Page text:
European Developments To The Seventeenth Century
Common algebra came into an awakening Europe during the thirteenth century. Among the various sources involved, Latin translations of some Arab authors were important. A significant homegrown source was the Italian Leonardo Fibonacci, who rendered the theory into Latin, with res, census, and cubus denoting the unknown and its powers. He and some translators of Arabic texts also adopted the Indian system of numerals. Communities developed, initially of Italian abbacists and later of German Rechenmeister, practicing arithmetic and common algebra with applications—some for a living.
The title of al-Khwarizmi's book included the word al-jabr, which named the operation of adding terms to each side of an equation when necessary so that all of them were positive. Maybe following his successor Thabit ibn Qurra (836–901), in the sixteenth century Europeans took this word to refer to the entire subject. Its theoretical side principally tackled properties of polynomial equations, especially finding their roots. An early authority was Girolano Cardano (1501–1576), with his Ars magna (1545); successors include François Viète (1540–1601) with In artem analyticem isagoge (1591), who applied algebra to both geometry and trigonometry. The Europeans gradually replaced the words for unknowns, their powers, means of combination (including taking roots), and relationships by symbols, either letters of the alphabet or special signs. Apart from the finally chosen symbols for the arithmetic numerals, no system became definitive.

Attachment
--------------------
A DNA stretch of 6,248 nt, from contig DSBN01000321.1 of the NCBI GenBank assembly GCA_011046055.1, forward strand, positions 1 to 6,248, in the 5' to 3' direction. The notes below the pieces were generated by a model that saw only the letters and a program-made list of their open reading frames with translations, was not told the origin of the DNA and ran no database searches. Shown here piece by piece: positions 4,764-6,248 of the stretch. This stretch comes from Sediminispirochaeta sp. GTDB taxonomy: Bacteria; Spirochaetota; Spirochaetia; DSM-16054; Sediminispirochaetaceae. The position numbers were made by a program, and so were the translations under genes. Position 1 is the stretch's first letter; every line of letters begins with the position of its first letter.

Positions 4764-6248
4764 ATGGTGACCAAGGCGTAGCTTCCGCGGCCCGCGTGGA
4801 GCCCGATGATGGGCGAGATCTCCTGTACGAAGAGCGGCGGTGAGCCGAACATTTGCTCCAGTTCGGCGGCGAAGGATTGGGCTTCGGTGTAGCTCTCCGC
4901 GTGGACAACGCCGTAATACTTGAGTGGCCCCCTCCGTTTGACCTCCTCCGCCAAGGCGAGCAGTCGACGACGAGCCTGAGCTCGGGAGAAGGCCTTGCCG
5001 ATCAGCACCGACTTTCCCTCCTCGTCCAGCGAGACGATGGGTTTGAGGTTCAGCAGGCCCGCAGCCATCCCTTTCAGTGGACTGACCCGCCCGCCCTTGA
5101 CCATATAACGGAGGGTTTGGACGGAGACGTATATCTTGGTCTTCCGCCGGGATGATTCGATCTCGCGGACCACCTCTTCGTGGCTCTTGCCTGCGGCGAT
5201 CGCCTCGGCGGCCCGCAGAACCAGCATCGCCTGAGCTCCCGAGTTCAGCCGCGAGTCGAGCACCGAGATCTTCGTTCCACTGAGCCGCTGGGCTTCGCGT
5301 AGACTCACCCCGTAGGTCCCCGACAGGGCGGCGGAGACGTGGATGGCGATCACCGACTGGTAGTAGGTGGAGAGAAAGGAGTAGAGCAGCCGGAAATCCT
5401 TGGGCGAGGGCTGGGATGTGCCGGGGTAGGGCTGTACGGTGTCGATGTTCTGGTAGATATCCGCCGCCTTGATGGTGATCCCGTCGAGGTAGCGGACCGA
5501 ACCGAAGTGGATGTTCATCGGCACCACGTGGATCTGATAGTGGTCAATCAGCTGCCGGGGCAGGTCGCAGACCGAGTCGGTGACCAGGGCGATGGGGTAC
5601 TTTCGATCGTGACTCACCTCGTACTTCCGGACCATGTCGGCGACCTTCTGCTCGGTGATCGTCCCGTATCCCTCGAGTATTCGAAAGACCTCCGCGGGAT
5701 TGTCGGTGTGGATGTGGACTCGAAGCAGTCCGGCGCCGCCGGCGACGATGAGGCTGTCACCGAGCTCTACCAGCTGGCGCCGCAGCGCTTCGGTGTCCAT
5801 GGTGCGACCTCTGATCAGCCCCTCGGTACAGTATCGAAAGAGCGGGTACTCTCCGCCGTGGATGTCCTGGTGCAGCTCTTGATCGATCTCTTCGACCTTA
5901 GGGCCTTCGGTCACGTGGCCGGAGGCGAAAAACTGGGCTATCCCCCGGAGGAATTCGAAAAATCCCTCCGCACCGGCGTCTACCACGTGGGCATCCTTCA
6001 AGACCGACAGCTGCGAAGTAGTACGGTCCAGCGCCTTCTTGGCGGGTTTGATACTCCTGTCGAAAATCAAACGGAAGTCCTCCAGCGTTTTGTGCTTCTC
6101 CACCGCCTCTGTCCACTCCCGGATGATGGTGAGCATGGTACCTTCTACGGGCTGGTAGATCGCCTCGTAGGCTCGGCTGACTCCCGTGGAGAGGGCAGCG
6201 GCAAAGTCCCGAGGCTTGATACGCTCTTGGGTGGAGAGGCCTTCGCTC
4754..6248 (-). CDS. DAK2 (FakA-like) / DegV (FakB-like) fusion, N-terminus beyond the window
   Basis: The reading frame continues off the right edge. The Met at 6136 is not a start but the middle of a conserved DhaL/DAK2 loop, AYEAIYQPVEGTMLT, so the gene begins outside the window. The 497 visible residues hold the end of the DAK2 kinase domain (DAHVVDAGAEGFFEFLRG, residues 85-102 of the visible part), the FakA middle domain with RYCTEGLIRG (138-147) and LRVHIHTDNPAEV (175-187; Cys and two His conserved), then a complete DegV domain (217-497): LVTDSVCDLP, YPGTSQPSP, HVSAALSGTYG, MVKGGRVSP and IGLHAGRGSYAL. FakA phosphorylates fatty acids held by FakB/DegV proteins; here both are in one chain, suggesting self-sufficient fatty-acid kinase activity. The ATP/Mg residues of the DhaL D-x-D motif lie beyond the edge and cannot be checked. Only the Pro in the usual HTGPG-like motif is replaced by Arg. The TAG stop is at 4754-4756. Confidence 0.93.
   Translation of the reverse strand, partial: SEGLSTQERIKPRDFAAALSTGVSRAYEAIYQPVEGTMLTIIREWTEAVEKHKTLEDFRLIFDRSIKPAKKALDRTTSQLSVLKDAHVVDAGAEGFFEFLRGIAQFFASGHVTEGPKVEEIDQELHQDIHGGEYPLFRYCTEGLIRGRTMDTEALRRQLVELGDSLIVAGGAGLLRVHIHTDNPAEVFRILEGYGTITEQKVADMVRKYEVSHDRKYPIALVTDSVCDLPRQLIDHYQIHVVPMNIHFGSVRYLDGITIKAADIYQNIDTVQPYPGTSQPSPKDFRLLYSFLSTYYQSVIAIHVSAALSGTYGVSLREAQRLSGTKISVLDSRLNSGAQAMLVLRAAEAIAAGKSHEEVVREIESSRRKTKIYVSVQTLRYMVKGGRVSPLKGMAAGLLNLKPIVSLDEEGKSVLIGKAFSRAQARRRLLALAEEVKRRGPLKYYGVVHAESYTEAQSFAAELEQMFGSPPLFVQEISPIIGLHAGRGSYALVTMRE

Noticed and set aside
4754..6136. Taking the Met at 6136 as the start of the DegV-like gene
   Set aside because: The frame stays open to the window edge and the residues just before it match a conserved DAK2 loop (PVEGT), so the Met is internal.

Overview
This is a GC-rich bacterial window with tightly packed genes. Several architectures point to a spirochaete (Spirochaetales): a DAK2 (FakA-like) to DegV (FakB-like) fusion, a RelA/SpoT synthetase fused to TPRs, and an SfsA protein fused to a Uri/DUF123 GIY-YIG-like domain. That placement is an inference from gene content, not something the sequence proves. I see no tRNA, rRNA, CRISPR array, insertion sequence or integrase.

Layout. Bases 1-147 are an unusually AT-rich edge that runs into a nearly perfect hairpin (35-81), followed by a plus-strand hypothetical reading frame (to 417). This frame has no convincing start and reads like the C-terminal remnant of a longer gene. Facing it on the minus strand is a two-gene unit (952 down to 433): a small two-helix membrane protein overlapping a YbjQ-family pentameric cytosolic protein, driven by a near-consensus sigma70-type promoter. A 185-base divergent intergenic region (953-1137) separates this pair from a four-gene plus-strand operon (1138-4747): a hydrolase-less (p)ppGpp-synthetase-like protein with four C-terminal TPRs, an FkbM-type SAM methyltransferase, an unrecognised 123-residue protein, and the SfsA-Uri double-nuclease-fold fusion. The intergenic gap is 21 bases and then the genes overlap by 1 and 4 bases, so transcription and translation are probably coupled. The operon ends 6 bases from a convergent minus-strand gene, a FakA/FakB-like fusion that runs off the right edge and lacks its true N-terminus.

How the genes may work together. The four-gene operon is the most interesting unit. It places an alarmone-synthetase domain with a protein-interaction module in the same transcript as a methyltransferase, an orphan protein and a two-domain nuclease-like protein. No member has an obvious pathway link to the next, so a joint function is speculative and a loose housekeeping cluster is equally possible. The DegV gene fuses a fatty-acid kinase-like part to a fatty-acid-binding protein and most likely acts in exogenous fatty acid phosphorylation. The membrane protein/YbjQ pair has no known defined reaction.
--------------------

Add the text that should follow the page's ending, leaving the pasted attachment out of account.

In his book Algebra (1572), Rafael Bombelli (1526–1572) gave an extensive treatment on the theory of equations as then known, and puzzled over the mystery that the formula for the (positive) roots of a cubic equation with real coefficients could use complex numbers to determine them even if they were real; for example (one of his), given
The formula involved had been found early in the century by Scipione del Ferro (1465–1526), and controversially published later by Cardano. It could be adapted to solve the quartic equation, but no formula was found for the quintic.
- Algebras - Developments With Equations From Descartes To Abel
- Algebras - The Arabic Innovations
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